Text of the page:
Panduan Pengekodan Watak

1. Gambaran keseluruhan

Dalam tutorial ini, kita akan membincangkan asas pengekodan watak dan bagaimana kita mengatasinya di Java.

2. Kepentingan Pengekodan Karakter

Kita sering kali berurusan dengan teks yang terdiri daripada pelbagai bahasa dengan skrip penulisan yang pelbagai seperti Latin atau Arab. Setiap watak dalam setiap bahasa entah bagaimana harus dipetakan ke sekumpulan satu dan nol. Sungguh hairan bahawa komputer dapat memproses semua bahasa kita dengan betul.

Untuk melakukan ini dengan betul, kita perlu memikirkan pengekodan watak. Tidak melakukannya sering boleh menyebabkan kehilangan data dan juga kelemahan keselamatan.

Untuk memahami perkara ini dengan lebih baik, mari kita tentukan kaedah untuk menyahkod teks di Java:

String decodeText(String input, String encoding) throws IOException { return new BufferedReader( new InputStreamReader( new ByteArrayInputStream(input.getBytes()), Charset.forName(encoding))) .readLine(); }

Perhatikan bahawa teks input yang kami beri di sini menggunakan pengekodan platform lalai.

Sekiranya kita menjalankan kaedah ini dengan input sebagai "Corak fasad adalah pola reka bentuk perisian." dan pengekodan sebagai "US-ASCII" , ia akan menghasilkan:

The fa��ade pattern is a software design pattern.

Baiklah, tidak seperti yang kita harapkan.

Apa yang boleh berlaku? Kami akan cuba memahami dan membetulkannya dalam sisa tutorial ini.

3. Asas

Sebelum menggali lebih mendalam, mari kita tinjau tiga istilah dengan cepat: pengekodan , carta , dan titik kod .

3.1. Pengekodan

Komputer hanya dapat memahami perwakilan binari seperti 1 dan 0 . Memproses apa sahaja memerlukan pemetaan dari teks dunia nyata hingga perwakilan binernya. Pemetaan ini adalah apa yang kita ketahui sebagai pengekodan watak atau sama seperti pengekodan .

Sebagai contoh, huruf pertama dalam mesej kami, "T", dalam AS-ASCII mengekodkan ke "01010100".

3.2. Charset

Pemetaan watak ke perwakilan binari mereka boleh sangat berbeza dari segi watak yang mereka sertakan. Bilangan watak yang disertakan dalam pemetaan dapat bervariasi dari hanya beberapa hingga semua watak dalam penggunaan praktikal. Kumpulan watak yang termasuk dalam definisi pemetaan secara formal disebut charset .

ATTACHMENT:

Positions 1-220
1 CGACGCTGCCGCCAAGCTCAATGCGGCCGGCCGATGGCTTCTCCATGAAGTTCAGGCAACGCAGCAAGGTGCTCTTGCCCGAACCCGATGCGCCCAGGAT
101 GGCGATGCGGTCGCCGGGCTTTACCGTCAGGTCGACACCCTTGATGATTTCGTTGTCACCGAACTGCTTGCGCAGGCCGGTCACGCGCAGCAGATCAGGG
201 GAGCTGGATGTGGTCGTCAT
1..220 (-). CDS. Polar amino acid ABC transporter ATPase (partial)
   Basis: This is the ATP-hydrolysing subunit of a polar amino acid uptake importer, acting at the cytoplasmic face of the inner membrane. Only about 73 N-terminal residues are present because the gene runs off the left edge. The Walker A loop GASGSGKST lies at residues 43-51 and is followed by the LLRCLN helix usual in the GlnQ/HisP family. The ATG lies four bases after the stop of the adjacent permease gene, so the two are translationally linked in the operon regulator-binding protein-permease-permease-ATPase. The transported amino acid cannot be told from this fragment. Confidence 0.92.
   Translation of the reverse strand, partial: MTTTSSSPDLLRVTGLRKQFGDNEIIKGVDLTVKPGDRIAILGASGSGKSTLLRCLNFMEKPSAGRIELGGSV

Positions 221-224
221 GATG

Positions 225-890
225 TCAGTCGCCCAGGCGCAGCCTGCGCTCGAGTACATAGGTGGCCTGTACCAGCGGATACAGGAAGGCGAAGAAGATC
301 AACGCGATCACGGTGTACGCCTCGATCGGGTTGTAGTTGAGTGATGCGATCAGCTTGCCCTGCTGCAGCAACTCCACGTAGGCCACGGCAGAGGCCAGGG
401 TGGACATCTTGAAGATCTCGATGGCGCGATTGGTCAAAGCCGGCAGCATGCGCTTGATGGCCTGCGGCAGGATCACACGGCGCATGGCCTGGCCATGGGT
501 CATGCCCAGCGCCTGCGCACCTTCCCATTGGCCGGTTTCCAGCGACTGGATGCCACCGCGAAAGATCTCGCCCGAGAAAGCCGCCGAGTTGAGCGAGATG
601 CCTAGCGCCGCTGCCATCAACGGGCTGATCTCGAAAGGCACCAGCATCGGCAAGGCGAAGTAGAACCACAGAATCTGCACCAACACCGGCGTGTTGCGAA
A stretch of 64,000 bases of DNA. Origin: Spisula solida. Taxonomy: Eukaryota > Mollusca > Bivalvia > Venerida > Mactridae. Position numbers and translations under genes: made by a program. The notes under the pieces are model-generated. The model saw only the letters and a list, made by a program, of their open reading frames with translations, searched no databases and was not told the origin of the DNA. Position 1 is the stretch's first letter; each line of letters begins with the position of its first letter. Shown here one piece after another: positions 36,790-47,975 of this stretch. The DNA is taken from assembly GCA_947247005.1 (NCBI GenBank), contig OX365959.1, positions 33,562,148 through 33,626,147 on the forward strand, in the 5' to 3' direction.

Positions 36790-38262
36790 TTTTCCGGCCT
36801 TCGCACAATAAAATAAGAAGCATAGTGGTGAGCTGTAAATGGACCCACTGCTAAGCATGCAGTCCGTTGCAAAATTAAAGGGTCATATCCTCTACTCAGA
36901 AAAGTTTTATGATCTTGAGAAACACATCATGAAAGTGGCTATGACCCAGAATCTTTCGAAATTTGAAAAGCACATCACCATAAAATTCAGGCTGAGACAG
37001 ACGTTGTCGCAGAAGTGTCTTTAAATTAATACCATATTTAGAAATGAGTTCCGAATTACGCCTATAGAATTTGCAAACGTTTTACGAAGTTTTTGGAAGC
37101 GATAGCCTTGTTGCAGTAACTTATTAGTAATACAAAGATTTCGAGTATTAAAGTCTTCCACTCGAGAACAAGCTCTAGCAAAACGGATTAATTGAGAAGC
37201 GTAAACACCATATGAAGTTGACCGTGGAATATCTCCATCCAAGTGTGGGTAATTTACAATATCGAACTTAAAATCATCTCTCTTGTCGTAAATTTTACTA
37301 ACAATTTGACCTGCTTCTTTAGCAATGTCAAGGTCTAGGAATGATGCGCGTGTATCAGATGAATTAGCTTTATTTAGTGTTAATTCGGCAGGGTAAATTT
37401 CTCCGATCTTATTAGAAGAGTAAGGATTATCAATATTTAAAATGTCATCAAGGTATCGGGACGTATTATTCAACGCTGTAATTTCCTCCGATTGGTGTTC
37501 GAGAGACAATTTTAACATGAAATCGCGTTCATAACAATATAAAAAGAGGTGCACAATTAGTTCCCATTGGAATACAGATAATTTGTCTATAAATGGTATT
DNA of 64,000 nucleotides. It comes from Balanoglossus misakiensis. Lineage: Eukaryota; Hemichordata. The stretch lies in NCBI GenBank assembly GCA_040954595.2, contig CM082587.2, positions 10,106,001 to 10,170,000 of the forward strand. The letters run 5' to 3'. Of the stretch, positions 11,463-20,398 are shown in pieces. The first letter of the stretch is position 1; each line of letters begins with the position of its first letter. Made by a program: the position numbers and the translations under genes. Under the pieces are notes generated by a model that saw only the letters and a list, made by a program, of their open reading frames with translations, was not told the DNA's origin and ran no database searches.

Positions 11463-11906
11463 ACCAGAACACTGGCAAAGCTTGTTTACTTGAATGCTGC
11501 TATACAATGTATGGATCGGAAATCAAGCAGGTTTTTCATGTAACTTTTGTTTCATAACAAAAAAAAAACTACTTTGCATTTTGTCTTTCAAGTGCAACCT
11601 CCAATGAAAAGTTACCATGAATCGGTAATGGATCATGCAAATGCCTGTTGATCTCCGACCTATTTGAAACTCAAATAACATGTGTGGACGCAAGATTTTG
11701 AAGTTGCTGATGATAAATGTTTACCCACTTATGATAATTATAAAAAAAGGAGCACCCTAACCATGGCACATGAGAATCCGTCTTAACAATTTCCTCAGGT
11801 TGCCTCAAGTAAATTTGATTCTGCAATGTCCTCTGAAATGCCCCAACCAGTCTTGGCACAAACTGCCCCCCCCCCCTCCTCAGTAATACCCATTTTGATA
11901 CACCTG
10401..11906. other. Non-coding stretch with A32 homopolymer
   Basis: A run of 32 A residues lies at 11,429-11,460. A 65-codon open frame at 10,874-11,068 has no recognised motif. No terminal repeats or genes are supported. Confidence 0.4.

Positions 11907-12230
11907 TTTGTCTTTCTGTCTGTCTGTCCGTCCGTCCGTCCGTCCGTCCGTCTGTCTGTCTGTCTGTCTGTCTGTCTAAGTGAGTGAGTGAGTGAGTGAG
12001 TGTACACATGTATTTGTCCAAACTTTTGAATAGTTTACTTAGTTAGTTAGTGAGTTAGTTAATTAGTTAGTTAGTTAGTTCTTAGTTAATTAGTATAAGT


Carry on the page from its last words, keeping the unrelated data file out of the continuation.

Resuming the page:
Sebagai contoh, ASCII mempunyai charset 128 aksara.

3.3. Titik Kod

Titik kod adalah abstraksi yang memisahkan watak dari pengekodan sebenarnya. A titik kod adalah rujukan integer untuk watak tertentu.

Kita boleh mewakili bilangan bulat itu sendiri dalam bentuk perpuluhan biasa atau alternatif seperti heksadesimal atau oktal. Kami menggunakan pangkalan gantian untuk kemudahan merujuk sejumlah besar.

Contohnya, huruf pertama dalam pesan kami, T, dalam Unicode mempunyai titik kod "U + 0054" (atau 84 dalam perpuluhan).

4. Memahami Skema Pengekodan

Pengekodan watak boleh mengambil pelbagai bentuk bergantung pada bilangan watak yang dikodkannya.

Bilangan watak yang dikodkan mempunyai hubungan langsung dengan panjang setiap perwakilan yang biasanya diukur sebagai jumlah bait. Memiliki lebih banyak watak untuk mengekod pada dasarnya bermaksud memerlukan perwakilan binari yang lebih panjang.

Mari kita laksanakan beberapa skema pengekodan yang popular dalam praktik hari ini.

4.1. Pengekodan Bait Tunggal

Salah satu skema pengekodan terawal, yang disebut ASCII (American Standard Code for Information Exchange) menggunakan skema pengekodan bait tunggal. Ini pada dasarnya bermaksud bahawa setiap watak dalam ASCII diwakili dengan nombor binari tujuh-bit. Ini masih memberikan sedikit percuma dalam setiap bait!

Set 128-karakter ASCII merangkumi huruf Inggeris dalam huruf kecil dan besar, angka, dan beberapa watak khas dan kawalan.

Mari tentukan kaedah mudah di Java untuk memaparkan perwakilan binari untuk watak di bawah skema pengekodan tertentu:

String convertToBinary(String input, String encoding) throws UnsupportedEncodingException { byte[] encoded_input = Charset.forName(encoding) .encode(input) .array(); return IntStream.range(0, encoded_input.length) .map(i -> encoded_input[i]) .mapToObj(e -> Integer.toBinaryString(e ^ 255)) .map(e -> String.format("%1$" + Byte.SIZE + "s", e).replace(" ", "0")) .collect(Collectors.joining(" ")); }

Sekarang, watak 'T' memiliki titik kode 84 di AS-ASCII (ASCII disebut sebagai AS-ASCII di Jawa).

Dan jika kita menggunakan kaedah utiliti, kita dapat melihat perwakilan binernya:

assertEquals(convertToBinary("T", "US-ASCII"), "01010100");

Ini, seperti yang kami jangkakan, adalah representasi binari tujuh bit untuk watak 'T'.

ASCII yang asli meninggalkan bit yang paling penting dari setiap bait yang tidak digunakan. Pada masa yang sama, ASCII telah meninggalkan banyak watak yang tidak terwakili, terutama untuk bahasa bukan Inggeris.